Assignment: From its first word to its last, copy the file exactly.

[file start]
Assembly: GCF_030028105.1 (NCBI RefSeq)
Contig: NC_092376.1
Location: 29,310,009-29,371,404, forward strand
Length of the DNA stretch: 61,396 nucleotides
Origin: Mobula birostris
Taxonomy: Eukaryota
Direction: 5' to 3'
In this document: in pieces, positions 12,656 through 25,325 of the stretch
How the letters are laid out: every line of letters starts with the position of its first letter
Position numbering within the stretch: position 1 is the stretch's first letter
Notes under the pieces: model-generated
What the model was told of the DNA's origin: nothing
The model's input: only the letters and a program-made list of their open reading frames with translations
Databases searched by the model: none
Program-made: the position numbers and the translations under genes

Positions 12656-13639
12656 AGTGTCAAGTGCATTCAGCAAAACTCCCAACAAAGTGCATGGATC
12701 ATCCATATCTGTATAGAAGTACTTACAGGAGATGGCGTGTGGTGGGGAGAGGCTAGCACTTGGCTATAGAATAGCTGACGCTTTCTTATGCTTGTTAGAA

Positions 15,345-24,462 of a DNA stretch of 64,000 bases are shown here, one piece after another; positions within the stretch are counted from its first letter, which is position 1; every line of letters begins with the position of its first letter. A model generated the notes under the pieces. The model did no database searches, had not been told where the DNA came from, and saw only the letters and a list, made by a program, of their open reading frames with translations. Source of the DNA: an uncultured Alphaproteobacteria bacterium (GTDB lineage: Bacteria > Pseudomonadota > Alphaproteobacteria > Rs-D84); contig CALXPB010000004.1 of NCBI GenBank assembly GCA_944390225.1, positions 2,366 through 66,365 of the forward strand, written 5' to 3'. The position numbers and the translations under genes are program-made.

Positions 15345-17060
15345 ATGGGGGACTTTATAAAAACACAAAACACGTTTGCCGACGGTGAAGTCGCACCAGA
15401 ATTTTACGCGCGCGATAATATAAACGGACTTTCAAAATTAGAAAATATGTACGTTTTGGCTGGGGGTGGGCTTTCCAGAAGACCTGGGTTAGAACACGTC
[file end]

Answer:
Assembly: GCF_030028105.1 (NCBI RefSeq)
Contig: NC_092376.1
Location: 29,310,009-29,371,404, forward strand
Length of the DNA stretch: 61,396 nucleotides
Origin: Mobula birostris
Taxonomy: Eukaryota
Direction: 5' to 3'
In this document: in pieces, positions 12,656 through 25,325 of the stretch
How the letters are laid out: every line of letters starts with the position of its first letter
Position numbering within the stretch: position 1 is the stretch's first letter
Notes under the pieces: model-generated
What the model was told of the DNA's origin: nothing
The model's input: only the letters and a program-made list of their open reading frames with translations
Databases searched by the model: none
Program-made: the position numbers and the translations under genes

Positions 12656-13639
12656 AGTGTCAAGTGCATTCAGCAAAACTCCCAACAAAGTGCATGGATC
12701 ATCCATATCTGTATAGAAGTACTTACAGGAGATGGCGTGTGGTGGGGAGAGGCTAGCACTTGGCTATAGAATAGCTGACGCTTTCTTATGCTTGTTAGAA

Positions 15,345-24,462 of a DNA stretch of 64,000 bases are shown here, one piece after another; positions within the stretch are counted from its first letter, which is position 1; every line of letters begins with the position of its first letter. A model generated the notes under the pieces. The model did no database searches, had not been told where the DNA came from, and saw only the letters and a list, made by a program, of their open reading frames with translations. Source of the DNA: an uncultured Alphaproteobacteria bacterium (GTDB lineage: Bacteria > Pseudomonadota > Alphaproteobacteria > Rs-D84); contig CALXPB010000004.1 of NCBI GenBank assembly GCA_944390225.1, positions 2,366 through 66,365 of the forward strand, written 5' to 3'. The position numbers and the translations under genes are program-made.

Positions 15345-17060
15345 ATGGGGGACTTTATAAAAACACAAAACACGTTTGCCGACGGTGAAGTCGCACCAGA
15401 ATTTTACGCGCGCGATAATATAAACGGACTTTCAAAATTAGAAAATATGTACGTTTTGGCTGGGGGTGGGCTTTCCAGAAGACCTGGGTTAGAACACGTC